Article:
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Sources for business history: plans of New Court

Sources for art history: Catalogue of the pictures of Alfred de Rothschild 1901

Sources for yachting history: Plans for Nathaniel von Rothschild's yacht Veglia 1905

Sources for natural history: Walter 2nd Lord Rothschild and his zebra carriage: c.1910

Sources for global financial history: Map of lines of the Brazil Railway Company: c.1920

Sources for business history: index cards to bank files

Sources for social history: Rothschild Hospital Paris: 1920s

Sources for business history: detail of a Rothschild bond coupon

Sources for architectural history: Halton House: 1890s

Sources for the history of travel: Lionel de Rothschild's tours of Spain: 1909

Sources for local history: Tring Park: c.1900

Sources for Royal history: shooting party with Edward Prince of Wales: 1893

Sources for political history: Lionel de Rothschild: first Jewish MP: 1858

Sources for sporting history: St Amant winner of the Derby: 1904

Sources for local history: gardeners at Aston Clinton: 1899

Sources for Rothschild family history: Lionel de Rothschild's yacht Rhodora: 1927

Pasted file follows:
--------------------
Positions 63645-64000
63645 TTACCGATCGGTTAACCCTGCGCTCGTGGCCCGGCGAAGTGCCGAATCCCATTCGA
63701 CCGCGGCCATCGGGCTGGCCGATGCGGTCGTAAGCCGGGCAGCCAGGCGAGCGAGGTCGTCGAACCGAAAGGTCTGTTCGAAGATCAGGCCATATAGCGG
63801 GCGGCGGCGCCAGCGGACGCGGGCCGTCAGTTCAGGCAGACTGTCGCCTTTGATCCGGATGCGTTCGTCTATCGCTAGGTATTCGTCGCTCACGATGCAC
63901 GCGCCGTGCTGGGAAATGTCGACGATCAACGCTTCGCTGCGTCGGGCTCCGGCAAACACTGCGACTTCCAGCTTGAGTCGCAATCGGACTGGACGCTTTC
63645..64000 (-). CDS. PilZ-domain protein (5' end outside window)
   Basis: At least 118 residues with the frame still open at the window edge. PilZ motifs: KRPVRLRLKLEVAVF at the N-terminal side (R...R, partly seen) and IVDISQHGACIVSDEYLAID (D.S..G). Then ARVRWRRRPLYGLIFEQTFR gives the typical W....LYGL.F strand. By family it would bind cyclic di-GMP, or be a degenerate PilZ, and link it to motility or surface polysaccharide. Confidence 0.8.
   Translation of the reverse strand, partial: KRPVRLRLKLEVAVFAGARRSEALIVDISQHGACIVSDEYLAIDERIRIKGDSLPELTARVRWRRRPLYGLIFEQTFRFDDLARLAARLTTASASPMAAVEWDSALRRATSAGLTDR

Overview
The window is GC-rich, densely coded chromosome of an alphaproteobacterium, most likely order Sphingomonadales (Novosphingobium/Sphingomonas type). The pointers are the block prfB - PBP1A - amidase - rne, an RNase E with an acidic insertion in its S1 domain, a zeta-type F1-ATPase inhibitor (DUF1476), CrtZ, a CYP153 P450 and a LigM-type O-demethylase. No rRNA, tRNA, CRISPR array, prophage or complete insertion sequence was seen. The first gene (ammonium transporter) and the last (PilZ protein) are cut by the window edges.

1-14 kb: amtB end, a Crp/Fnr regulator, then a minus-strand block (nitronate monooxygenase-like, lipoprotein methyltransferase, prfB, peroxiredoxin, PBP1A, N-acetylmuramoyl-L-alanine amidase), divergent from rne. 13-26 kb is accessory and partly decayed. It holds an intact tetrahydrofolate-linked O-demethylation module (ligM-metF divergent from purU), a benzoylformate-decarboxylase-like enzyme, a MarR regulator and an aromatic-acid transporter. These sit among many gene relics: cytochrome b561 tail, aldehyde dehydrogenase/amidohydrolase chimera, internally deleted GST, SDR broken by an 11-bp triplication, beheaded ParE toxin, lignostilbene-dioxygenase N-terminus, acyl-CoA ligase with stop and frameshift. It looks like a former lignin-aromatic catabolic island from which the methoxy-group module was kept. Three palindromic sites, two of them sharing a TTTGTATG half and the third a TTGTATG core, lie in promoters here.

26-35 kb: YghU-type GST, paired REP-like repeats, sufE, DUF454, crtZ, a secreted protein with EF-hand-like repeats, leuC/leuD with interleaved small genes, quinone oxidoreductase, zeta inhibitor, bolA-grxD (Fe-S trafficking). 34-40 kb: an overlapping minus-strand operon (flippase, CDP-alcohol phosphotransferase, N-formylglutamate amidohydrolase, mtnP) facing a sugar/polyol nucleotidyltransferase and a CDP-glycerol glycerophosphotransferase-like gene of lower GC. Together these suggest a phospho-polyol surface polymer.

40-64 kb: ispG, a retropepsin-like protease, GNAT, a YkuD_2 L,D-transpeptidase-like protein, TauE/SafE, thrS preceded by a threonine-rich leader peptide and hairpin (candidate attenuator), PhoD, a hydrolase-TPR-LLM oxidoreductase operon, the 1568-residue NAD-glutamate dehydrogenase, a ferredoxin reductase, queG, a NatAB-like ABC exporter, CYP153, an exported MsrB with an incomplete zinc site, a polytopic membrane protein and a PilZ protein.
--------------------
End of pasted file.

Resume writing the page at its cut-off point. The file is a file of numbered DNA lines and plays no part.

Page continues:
Sources for London history: entrance to New Court: 1965

Sources for design history: plans for Lionel de Rothschild's Rolls-Royce: 1930

Sources for business history: Rothschild gold bars produced by the Royal Mint Refinery: 1930s

Sources for business history: letters of August Belmont Rothschild Agent in New York: 1860s


Ferdinand de Rothschild (1838-1898) began collecting Sèvres as a very young man. He proved his determination and assurance as a collector with his first purchase, a pot-pourri vase in the form of a sailing ship. Only eleven of these had ever been produced because of the difficulty of firing them. Their rarity was reflected in the price, and for two years Ferdinand hid the vase in case he was accused of extravagance by his family. He was later to buy another two Sèvres ships. The collection also included the Razoumovsky dessert service, with its vibrant turquoise ground and ornithological painting.

Alfred de Rothschild (1842-1918) shared with his cousin Ferdinand a love of the 18th-century French decorative arts, and especially French porcelain. He inherited some items of Sèvres from his father, and added more than sixty vases and objects, fourteen pieces of Sèvres-mounted furniture and six services, including two from French royal provenances.

His most impressive item was a cabinet mounted with a Sèvres plaque which had originally served as a table top and which Marie Antoinette had presented to her sister and brother-in-law the Duke and Duchess of Saxe-Tefchen. Measuring 14 by 8.5 inches, this is the largest piece of Sèvres ever to have been produced.

Part of the Sèvres 'Razoumovsky Service' from 1767. Now in The Rothschild Collection (The National Trust) at Waddesdon Manor.

Part of the Sèvres 'Razoumovsky Service' from 1767. Now in The Rothschild Collection (The National Trust) at Waddesdon Manor.